The Thursday Market Minute
- Global stocks mixed as US-China trade talks kick-off in Washington Thursday amid souring relations between the world’s two biggest economies.
- Asia media reports China may cut the two-day talks short, while US outlets suggest chance of compromise as tariff increases on China-made goods loom next week.
- Japan machinery orders and German exports underscore economic impact from prolonged trade disputes, but stocks trade modestly higher on hopes of a near-term deal.
- Oil prices drift lower after official data showing a larger-than-expected build in U.S. crude supplies following forecasts for record output n 2019 and 2020.
- US equity futures suggest a modestly weaker open flat on Wall Street ahead of September inflation and weekly jobless claims data at 8:30 am Eastern time as well as third quarter earnings from Delta Airlines Group.
U.S. equity futures drifted lower Thursday, while global stocks revered earlier gains, as investors braced for what could be make-or-break trade talks in Washington later today while eyeing further signals of economic weakness that underscore the impact of the year-long dispute.
Futures accelerated modest declines, however, after China’s Foreign Ministry urged the U.S. to cease its “unreasonable pressure” on domestic companies following this week’s move to blacklist several firms under the guise of human rights concerns.
Thursday’s, which are scheduled to include China’s Vice Premier Liu Hie, Treasury Secretary Steve Mnuchin and US Trade Representative Robert Lighthizer, are the first high-level meetings between the two side since the G20 summit in late June, and could likely be the last chance to make significant progress on a trade pact between the world’s two biggest economies prior to next year’s Presidential elections.
The mood heading into the two-day meetings, however, has soured considerably this week, with U.S. moves to blacklist Chinese tech firms and restrict visas for top government officials countered by China’s threat to “stay tuned” for reprisals and the ongoing boycott of the NBA’s pre-season tour following a pro Hong Kong Tweet from a league executive.
President Donald Trump repeated his view yesterday — expressed on scores of occasions in the past — the China “wants a deal more than we do”, but with impeachment proceedings accelerating at home, and allies abroad ramping up pressure owing to Trump’s decision to withdraw U.S. troops from northern Syria, China may not be as inclined to offer concessions as it was earlier this year.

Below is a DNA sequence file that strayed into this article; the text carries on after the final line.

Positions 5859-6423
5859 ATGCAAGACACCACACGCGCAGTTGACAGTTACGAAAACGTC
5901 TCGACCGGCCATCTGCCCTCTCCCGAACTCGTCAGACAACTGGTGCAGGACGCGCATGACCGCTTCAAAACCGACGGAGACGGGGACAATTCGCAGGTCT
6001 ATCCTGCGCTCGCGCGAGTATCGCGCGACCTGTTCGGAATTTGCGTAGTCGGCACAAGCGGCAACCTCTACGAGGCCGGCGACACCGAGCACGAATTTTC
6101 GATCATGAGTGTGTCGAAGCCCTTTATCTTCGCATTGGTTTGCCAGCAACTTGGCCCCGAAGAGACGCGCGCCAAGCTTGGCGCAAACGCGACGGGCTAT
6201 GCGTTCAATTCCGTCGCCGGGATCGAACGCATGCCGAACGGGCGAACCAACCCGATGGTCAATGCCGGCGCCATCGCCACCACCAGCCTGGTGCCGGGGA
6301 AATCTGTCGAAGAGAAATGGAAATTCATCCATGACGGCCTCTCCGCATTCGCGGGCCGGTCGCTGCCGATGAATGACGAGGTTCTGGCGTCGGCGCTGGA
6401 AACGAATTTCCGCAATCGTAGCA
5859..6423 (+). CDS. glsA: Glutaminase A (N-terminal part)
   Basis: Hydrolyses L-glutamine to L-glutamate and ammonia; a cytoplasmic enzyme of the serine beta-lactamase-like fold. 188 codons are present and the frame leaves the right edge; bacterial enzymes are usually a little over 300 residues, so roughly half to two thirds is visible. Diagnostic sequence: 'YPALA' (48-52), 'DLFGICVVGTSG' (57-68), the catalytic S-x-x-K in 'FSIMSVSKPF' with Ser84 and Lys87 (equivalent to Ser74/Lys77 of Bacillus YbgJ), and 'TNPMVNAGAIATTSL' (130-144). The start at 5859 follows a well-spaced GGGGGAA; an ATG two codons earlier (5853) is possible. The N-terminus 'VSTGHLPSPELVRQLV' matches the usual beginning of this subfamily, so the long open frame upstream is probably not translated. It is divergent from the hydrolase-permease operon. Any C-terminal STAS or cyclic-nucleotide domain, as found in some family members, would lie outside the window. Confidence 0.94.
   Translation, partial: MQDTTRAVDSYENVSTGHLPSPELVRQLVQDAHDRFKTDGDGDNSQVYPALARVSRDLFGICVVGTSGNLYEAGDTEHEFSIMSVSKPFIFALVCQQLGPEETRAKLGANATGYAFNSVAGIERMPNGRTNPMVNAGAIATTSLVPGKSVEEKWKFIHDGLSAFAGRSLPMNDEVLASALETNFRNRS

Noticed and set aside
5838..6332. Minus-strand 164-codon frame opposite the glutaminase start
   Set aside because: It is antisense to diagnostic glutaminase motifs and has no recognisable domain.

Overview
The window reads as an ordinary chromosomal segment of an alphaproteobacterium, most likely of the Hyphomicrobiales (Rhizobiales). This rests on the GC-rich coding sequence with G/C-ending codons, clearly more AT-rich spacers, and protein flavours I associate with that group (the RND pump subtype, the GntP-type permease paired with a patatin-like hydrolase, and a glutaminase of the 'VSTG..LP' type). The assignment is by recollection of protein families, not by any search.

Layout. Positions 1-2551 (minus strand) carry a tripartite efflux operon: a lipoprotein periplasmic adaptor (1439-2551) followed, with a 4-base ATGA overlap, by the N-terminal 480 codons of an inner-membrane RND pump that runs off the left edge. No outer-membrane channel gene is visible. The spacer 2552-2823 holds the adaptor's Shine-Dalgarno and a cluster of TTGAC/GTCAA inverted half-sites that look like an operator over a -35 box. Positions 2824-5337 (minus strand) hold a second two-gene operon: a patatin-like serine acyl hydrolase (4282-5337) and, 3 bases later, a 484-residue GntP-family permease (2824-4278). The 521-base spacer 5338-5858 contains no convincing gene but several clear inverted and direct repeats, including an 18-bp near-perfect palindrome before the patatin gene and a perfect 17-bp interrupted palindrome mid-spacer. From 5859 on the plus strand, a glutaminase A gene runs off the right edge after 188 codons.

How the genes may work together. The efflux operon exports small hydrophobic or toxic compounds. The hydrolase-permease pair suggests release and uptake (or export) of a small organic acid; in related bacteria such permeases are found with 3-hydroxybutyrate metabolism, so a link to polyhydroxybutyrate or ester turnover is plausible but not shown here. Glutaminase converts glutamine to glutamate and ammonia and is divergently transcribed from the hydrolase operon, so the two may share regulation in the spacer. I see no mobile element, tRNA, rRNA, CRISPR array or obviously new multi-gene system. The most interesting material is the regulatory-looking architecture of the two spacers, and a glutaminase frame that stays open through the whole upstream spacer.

Tariff threats loom, however, if the talks do break down, with increased levies on $250 billion worth of China-made goods set to kick-in on October 15, and an additional tariff of 15% on $300 billion worth of goods, which would effectively mean all China imports are subject to extra costs, set for mid-December.
“We do not love tariffs, in fact we would prefer not to use them, but after years of discussions and no action, tariffs are finally forcing China to pay attention to our concerns,” U.S. Commerce Secretary Wilbur Ross told an audience in Sydney Thursday. “China has refused to change its behavior. In fact, its global trade practices have only gotten worse.”
Against that backdrop, U.S. equity futures suggest a cautious open on Wall Street, with contracts tied to the Dow Jones Industrial Average indicating a 100 point decline and those linked to the S&P 500, which has gained around 16.5% so far this year but is only up 1.1% over the past six months, are suggesting a 10.15 point pullback for the broader benchmark.
The year-long trade dispute, which has seen tit-for-tat tariffs on billions of goods from either side, a notable slowing of the Chinese economy and the labeling of Beijing as a currency manipulator by the Treasury Department, as also taken a withering tool on global growth, a condition highlighted again this morning by weaken data in key export markets.
Japan’s core machinery orders, a key barometer for investment spending, fell 2.4% in August, while Germany’s statistics office noted that exports for the same month out of Europe’s biggest economy fell by a larger-than-expected 1.8%.
European stocks were marked 0.5% lower in the opening hour of trading, reversing earlier gains, while Britain’s FTSE 100 slumped 0.5% as the pound jumped to 1.2237 against the dollar.
Still, with a weakening greenback, linked in part to increased bets of Federal Reserve rate cuts, and falling energy prices on the back of weaker-than-expected China demand, Asia stocks were able to book reasonably firm gains Thursday as investors eyed news from the two-day summit in Washington.
Japan’s Nikkei 225 rose 0.45% on the session to close at 21,551.98 points while China’s Shanghai Composite was marked 0.5% higher heading into the close of trading, with a similar percentage gain for Hong Kong’s Hang Seng index.
Away from equities, the U.S. dollar index, which tracks the greenback against a basket of six global currencies, was marked 0.1% lower on the session at 99.02, while benchmark 10-year Treasury notes remained modestly higher at 1.58% amid a deluge of supply that includes $108 billion in new bond auctions this week.
Global oil prices were modestly softer in early European trading, following a larger-than-expected buildup in U.S. crude stocks from the Energy Department’s weekly report as well as its Tuesday projections for record U.S. output of more than 12.2 million barrels per day this year and 13.1 million barrels per day in 2021.
Brent crude contracts for December delivery, the global benchmark, were seen 16 cents lower from Wednesday’s New York close to trade at $58.16 per barrel while WTI contracts for November delivery, which are more tightly linked with U.S. gasoline prices, were marked 15 cents lower at $52.44 per barrel.